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The Daily Wildcat

The Daily Wildcat

 

To downtown and beyond

Gordon+Bates++%2F+Daily+Wildcat%0A%0AA+replica+of+an+Apollo+11+space+suit+is+displayed+at+the+Flandrau+Space+exhibit+on+Saturday%2C+October+22.%0AThe+Flandrau+Space+Exhibit+is+now+open+to+the+public%2C+located+at+he+Rialto+Building+in+downtown+Tucson.
Gordon Bates
Gordon Bates / Daily Wildcat A replica of an Apollo 11 space suit is displayed at the Flandrau Space exhibit on Saturday, October 22. The Flandrau Space Exhibit is now open to the public, located at he Rialto Building in downtown Tucson.

A downtown destination for Tucson opened to the public this weekend, where participants can learn about the UA’s contributions to space and technology.

The nonprofit organization Science Downtown along with the UA’s College of Science presented the exhibit “Mars and Beyond: The Search for Life on Other Planets,” and is expected to take up the Rialto Block exhibition hall for the next 12 months.

“Is a very visual experience,” said Don Martin, chairman of Science Downtown. “It’s a really cool exhibit, especially in the middle of the day because when you go in it’s dark, all the lighting is blue, and you almost feel like you are in space.”

The exhibit, which premiered last Thursday to more than 400 VIP-goers, was created to provide interactive education about the solar system and what the UA has done in that exploration. After Science Downtown proposed the idea for the exhibit to the UA, it took 50 days to construct the project while working on a 24-hour cycle.

“That is from beginning discussions to what you see now, and that is a fact,” said Lee Smith, executive director of Science Downtown. “We worked pretty hard to make sure we got it on a matter of deadline for opening day.”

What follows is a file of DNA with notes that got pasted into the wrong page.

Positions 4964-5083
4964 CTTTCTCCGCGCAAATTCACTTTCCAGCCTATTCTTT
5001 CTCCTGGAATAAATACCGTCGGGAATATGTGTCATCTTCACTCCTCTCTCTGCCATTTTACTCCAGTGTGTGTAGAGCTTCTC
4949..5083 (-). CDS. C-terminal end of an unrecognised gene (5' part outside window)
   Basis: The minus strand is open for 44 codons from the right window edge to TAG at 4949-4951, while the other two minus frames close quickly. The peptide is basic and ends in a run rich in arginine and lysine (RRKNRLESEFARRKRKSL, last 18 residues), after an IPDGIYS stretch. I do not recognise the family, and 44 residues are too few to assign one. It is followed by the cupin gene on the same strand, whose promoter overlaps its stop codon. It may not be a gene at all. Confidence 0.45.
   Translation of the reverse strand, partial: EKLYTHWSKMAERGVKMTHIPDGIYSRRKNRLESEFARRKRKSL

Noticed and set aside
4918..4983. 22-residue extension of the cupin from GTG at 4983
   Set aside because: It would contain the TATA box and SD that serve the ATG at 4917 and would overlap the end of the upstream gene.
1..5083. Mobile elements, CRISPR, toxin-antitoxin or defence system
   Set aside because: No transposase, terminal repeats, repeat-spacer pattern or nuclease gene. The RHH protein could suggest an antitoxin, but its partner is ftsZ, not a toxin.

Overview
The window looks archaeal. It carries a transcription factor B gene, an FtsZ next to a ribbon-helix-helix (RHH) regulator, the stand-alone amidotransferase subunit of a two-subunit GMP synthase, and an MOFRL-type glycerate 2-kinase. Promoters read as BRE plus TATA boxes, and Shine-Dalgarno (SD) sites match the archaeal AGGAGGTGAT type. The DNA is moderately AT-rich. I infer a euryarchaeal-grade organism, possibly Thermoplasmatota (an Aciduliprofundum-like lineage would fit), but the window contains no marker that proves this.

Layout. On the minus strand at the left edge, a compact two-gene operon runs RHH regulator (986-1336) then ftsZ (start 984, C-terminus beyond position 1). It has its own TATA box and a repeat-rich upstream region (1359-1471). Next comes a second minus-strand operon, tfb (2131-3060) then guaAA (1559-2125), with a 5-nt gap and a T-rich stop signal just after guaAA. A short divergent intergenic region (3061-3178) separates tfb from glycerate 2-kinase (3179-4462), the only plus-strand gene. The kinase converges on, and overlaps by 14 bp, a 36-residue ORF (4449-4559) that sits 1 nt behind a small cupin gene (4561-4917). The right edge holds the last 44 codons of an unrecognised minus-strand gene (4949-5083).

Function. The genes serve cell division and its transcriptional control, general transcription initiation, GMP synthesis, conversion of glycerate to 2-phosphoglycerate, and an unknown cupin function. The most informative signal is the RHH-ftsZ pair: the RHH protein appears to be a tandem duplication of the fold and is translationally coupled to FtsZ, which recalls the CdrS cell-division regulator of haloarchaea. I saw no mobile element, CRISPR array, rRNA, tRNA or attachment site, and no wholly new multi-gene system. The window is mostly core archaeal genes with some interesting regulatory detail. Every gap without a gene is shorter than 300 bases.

When going through the exhibit, viewers can expect to see facts and photos about the universe along with videos and new interactive materials. This includes a touchscreen globe that provides information about the planets in our solar system.

“I heard about this exhibit and wanted to bring the kids to see it,” said Luis Gutierrez, a Tucson resident who spent Saturday morning at the exhibit with his family. “With it being interactive, it’s a lot easier to get them involved and interested about what they are reading.”

Participants should also expect to see an actual size model of the Phoenix Mars Lander, which was developed by the UA and NASA for the Phoenix Mars Mission and was launched into space on August 2007.

“The UA has been a huge partner in all of this. Most of what you will see has come from the UA, providing everything from graphics to a lot of the artifacts,” Smith said.

“This has a lot of potential depending on what happens and could turn into a road show representing the University of Arizona. The kind of mode we are in for this first year is to get a real sense of this kind of partnership.”

According to Smith, the organization wants to change the content of the exhibit by adding and removing some of the pieces throughout the year. All sections of the exhibit are intended to attract people from multiple age levels and knowledge on the subject.

“There are three different levels throughout the exhibit,” Martin said. “One is for children, one is for your exhibition goers and one is for your serious person who wants to dig into the topic. It’s laid out in such a way that it is easy to absorb, easy to digest and has had a very positive response.”

Currently, Science Downtown is looking for student volunteers interested in helping and teaching people about space exploration. Those interested can visit www.sciencedowntown.org

For more photos of the exhibit click here

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